Geographic Information Systems
NCI has had an active research program investigating geographic patterns of cancer in the United States for over 25 years. These activities are conducted in collaboration with researchers across NCI and at other federal agencies.
Currently under investigation are methods to better display and analyze geographic data. Geographic Information Systems (GIS) facilitate these activities by managing spatial data from many sources and displaying these data as layered maps. New methods of exploring the patterns in cancer data are being developed or extended. For example, software to identify circular cancer clusters ("hot spots") is being modified to detect more generally-shaped clusters. Methods of linking graphs and maps for interactive Web presentation are being tested for usability in Web-based projects. These new graphics will more effectively disseminate detailed cancer statistics to the general public, health department staff, and public health researchers.
Another area of research accomplishment is that of the statistical analysis of geographic data.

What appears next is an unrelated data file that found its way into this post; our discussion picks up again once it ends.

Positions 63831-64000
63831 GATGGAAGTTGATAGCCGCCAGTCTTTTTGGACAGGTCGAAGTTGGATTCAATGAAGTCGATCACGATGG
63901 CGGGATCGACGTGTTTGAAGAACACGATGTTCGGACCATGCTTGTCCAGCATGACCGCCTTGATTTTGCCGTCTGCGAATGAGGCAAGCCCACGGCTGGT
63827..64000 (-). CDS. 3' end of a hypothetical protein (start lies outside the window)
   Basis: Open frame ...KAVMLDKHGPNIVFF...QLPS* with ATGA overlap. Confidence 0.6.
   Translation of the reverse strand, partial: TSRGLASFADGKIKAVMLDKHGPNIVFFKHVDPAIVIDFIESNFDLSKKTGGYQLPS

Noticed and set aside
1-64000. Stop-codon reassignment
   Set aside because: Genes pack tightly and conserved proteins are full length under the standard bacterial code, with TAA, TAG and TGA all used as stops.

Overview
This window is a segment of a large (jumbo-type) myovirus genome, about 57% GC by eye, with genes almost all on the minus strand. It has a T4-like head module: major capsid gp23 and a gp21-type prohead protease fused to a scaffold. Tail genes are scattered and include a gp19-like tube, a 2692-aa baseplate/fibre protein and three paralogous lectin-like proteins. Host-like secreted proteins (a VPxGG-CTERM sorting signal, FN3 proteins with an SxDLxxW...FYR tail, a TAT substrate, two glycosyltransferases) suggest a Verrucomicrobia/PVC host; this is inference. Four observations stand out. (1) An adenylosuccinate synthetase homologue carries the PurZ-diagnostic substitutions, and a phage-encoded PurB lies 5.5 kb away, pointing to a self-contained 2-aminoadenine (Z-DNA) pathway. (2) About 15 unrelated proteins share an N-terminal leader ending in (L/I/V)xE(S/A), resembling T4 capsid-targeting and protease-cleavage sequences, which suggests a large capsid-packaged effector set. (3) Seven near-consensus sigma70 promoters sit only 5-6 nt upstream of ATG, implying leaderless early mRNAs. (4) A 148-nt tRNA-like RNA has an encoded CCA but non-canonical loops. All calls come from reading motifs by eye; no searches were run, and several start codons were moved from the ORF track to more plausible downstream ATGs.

Newly developed statistical models will be used to predict the number of new cancer cases expected in each state,
using a method that projects associations between cancer incidence and health risk behaviors, sociodemographic factors,
and mortality rates in SEER registry data to other geographic areas. Preliminary results suggest that this method can
greatly improve estimates of new cases published annually by the American Cancer Society. Spatial information is also
being incorporated into more standard analyses. For example, distance to screening and treatment facilities, transportation routes, and local neighborhood characteristics are particularly relevant to the study of late-stage cancer diagnosis and health care disparities.
The Geographic Information Systems Web site is a central source of information about GIS and related resources, including GIS-based research at NCI.
Surveillance Research Program staff serve on advisory committees for geographic projects at the
US Geologic Survey, the National Science Foundation,
the New York State Health Department,
the Long Island Breast Cancer Study Project,
the California Health Interview Survey, and the
GIS Working Group for the North American Association of Central Cancer Registries.